"Am I also going to die, doctor?" A systematic review of the impact of in-hospital patients witnessing a resuscitation of another patient
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Copyright © 2017 The Authors. Reprinted by permission of SAGE Publications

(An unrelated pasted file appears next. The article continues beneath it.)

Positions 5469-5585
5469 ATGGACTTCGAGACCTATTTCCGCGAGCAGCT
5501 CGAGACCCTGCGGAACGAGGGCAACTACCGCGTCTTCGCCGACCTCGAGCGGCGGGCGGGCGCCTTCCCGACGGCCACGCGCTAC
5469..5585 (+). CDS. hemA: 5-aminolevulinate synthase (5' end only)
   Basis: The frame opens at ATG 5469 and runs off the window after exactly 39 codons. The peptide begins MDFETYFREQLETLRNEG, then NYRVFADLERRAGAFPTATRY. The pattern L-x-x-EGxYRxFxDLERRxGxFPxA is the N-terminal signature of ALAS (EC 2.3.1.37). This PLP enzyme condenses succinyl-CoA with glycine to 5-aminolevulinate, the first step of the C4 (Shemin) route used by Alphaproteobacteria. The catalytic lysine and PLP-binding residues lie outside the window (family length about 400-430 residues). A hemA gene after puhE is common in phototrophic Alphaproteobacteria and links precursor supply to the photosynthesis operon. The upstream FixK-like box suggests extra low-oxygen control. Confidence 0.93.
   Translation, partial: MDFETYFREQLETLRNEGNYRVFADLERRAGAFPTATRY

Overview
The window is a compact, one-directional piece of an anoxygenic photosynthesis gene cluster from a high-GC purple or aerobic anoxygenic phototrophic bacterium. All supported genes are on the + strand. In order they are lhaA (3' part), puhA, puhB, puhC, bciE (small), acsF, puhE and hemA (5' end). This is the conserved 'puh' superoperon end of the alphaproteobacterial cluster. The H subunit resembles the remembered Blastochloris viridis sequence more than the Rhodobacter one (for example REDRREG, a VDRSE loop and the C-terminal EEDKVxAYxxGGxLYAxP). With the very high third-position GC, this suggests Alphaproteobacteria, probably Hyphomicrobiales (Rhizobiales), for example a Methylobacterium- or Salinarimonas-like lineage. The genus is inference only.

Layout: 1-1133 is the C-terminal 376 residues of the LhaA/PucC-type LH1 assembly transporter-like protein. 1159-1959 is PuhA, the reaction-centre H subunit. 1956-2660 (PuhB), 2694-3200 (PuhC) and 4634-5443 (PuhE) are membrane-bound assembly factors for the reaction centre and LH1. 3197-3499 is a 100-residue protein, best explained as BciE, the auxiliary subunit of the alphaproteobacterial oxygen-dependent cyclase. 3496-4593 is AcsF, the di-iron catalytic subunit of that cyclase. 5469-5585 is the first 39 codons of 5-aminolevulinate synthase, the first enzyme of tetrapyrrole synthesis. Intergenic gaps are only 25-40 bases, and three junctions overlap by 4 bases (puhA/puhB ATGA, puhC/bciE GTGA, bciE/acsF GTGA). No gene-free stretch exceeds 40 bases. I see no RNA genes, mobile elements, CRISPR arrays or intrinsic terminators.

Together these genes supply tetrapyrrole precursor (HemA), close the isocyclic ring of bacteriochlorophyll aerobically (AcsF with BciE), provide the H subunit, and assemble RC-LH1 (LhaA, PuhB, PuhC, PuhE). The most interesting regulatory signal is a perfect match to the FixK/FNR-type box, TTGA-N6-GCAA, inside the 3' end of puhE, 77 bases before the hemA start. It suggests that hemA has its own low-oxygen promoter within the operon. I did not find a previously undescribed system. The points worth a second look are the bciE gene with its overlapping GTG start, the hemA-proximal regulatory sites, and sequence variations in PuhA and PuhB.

Background: There is a growing interest in the impact of family-witnessed resuscitation. However, evidence about the effect of hospitalised patients witnessing other patients' resuscitations is limited. Aim: The aim of this systematic review is to explore the existing evidence related to the impact on patients who witness resuscitation attempts on other patients in hospital settings. Methods: The databases BNI, CINAHL, EMBASE, MEDLINE and PsycINFO were searched with the terms 'patient', 'inpatient', 'resuscitation', 'CPR', 'cardiopulmonary resuscitation' and 'witness'. The search strategy excluded the terms 'out-of-hospital', 'family' and 'relative'. The inclusion criteria were: studies related to patients exposed to a resuscitation attempt performed on another patient; quantitative and qualitative design; and physiological or psychological outcome measures. No limitations of date, language or settings were applied. Results: Five of the 540 identified studies were included: two observational studies with control groups and three qualitative studies with interviews and focus groups. Articles were published between 1968 and 2006 and were mostly rated to have a low quality of evidence. Quantitative results of the observational studies showed an increased heart rate in the study group witnessing a resuscitation (p = 0.05), increased systolic blood pressure (p < 0.01) and increased anxiety (p < 0.01). The qualitative studies highlighted the coping strategies adopted by exposed patients in response to witnessing resuscitation, including denial and dissociation. Conclusions: Our findings suggest that patients may find witnessing resuscitation to be a stressful experience. However, the evidence is sparse and mainly of poor quality. Further research is needed in order to better understand the impacts of patients witnessing a resuscitation of another patient and to identify effective support systems. © European Society of Cardiology 2017.
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